Darksiders 2 PC Technical Review

Product: Darksiders 2
Author: Sean Ridgeley
Editor: Eric Amidon
Date: August 16th, 2012

Graphics options, visuals, performance, & controls

Graphics options

Not much to say or see here: you get a scant four options (Vsync, Gamma, Resolution, and Fullscreen), and all of them are general. What's worse is Vsync doesn't actually work, and forcing it via Control Center does nothing. At minimum, an option for antialiasing is needed, though thankfully jaggies aren't too noticeable by default.


Darksiders 2 isn't a high end game by any means, but what it does it does well, which it to say striking art design and impressive combat effects. Textures are mostly of the higher quality you'd expect on PC, but are unfortunately inconsistent in that the occasional console quality texture rears its ugly head, and sometimes very noticeably, like on face models. It's not a huge issue and for the most part you should be able to relish in the fidelity on display, but know you will likely be distracted from time to time.


Framerate is definitely not an issue, here. In any of the early areas, I rarely drop below 70-80 frames per second, and frequently stick between 110-180; stuttering is rare. Like I said, it's not the most demanding game, but it deserves commendation still for being well optimized in this department.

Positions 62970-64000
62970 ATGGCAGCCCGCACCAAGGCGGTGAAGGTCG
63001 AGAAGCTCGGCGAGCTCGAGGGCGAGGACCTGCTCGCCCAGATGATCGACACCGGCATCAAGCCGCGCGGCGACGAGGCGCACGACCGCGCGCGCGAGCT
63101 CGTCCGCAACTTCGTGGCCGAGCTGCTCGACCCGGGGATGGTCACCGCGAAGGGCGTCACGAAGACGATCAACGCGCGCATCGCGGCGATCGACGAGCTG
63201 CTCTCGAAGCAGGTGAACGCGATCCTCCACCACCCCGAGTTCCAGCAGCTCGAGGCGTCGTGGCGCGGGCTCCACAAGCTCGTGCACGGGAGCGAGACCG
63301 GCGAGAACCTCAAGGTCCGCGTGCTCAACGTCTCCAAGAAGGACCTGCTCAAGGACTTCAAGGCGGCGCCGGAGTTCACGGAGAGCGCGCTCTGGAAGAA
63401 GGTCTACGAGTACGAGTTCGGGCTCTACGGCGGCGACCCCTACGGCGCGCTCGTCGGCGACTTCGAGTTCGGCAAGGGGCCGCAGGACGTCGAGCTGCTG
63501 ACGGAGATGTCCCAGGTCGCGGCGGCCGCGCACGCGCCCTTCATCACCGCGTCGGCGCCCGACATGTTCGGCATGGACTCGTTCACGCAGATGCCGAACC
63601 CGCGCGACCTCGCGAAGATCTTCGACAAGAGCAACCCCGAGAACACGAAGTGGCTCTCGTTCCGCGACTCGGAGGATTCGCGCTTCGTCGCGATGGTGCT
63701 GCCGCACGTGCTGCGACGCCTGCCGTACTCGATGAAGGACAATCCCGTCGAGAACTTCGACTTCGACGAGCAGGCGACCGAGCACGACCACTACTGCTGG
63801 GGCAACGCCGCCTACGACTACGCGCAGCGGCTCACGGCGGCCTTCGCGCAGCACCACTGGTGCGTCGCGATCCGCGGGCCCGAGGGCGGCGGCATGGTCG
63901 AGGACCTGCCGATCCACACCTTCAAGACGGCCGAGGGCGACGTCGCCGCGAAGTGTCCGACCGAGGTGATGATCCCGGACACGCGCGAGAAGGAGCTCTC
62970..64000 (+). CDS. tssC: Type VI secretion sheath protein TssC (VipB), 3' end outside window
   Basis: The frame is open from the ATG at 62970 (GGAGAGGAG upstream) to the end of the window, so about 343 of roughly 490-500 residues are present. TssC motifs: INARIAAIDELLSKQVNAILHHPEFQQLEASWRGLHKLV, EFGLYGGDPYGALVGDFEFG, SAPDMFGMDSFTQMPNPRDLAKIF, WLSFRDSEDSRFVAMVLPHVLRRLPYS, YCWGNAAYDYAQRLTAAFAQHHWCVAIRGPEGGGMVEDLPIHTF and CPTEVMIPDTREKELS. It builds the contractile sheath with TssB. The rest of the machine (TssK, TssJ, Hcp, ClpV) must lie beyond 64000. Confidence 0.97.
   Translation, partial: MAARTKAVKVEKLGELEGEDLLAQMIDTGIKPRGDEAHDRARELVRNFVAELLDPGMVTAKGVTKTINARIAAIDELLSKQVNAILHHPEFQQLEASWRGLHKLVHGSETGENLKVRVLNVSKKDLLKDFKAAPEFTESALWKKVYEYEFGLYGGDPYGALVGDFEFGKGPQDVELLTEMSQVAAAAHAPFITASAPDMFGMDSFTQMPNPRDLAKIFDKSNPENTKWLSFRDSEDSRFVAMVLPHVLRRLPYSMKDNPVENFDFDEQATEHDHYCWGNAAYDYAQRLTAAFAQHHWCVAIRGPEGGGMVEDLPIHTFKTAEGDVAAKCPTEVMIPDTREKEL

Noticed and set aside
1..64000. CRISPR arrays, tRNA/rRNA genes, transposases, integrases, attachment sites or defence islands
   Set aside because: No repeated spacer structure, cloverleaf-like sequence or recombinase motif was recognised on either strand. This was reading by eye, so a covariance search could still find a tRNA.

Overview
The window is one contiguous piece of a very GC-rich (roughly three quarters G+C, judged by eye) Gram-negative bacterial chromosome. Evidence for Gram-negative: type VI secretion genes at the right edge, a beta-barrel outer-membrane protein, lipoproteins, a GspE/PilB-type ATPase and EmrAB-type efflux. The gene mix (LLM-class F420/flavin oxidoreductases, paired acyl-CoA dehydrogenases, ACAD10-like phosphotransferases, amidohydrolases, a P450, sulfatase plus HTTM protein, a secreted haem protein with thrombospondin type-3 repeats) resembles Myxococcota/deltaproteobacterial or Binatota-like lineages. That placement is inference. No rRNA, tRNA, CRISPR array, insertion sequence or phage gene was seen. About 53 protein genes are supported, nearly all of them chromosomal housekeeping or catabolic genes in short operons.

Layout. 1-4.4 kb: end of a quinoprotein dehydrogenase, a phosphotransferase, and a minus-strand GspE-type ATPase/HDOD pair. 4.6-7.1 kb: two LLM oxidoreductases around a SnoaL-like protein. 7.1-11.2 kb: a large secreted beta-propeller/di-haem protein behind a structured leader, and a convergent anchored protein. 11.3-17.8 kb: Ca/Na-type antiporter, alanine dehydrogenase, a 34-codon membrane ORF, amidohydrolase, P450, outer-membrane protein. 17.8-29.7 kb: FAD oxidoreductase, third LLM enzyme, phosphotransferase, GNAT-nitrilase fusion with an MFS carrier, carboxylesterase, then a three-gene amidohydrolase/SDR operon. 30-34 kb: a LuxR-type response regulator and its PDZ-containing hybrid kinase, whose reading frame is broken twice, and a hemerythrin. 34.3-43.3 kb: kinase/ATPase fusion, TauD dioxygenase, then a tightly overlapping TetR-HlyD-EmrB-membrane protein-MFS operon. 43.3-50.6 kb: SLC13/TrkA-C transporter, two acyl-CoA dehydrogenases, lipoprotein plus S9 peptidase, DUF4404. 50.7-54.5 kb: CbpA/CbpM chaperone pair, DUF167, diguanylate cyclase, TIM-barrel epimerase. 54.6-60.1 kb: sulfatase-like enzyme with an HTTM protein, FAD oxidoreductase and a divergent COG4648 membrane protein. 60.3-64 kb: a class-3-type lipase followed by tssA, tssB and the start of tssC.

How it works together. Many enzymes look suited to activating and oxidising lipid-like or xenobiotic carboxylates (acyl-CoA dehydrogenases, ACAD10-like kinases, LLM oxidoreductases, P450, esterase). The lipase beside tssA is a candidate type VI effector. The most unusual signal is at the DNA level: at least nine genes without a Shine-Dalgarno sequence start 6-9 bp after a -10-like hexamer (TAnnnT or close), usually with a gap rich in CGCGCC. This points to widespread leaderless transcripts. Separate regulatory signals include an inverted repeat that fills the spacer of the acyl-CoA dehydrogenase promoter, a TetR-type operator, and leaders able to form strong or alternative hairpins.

Camera sensitivity feels way low by default at about 30%; cranking it up to around 80%, it feels quite at home. On occasions where you need to aim manually, however, there's a strong sense of console inheritance.

Keys can be rebound, though it's through the general in-game menu, and not the options menu, confusingly enough, so it took me awhile to learn this. By default, special abilities are bound to the number keys, which doesn't work at all for the quick combat. Yes, you can use Tab to pause the game and simultaneously access the radial menu and use them that way, but it's unnecessarily tedious and hurts the flow. Thankfully, you can rebind them to any extra mouse buttons you hopefully have, which works reasonably well. Other than that and a frustrating “one size fits all” key for the Inventory, Map, and so on, default bindings feel pretty natural.

As ever, the Xbox 360 controller is supported, though there's no “swap in” functionality, and the D-pad doesn't work in many menus.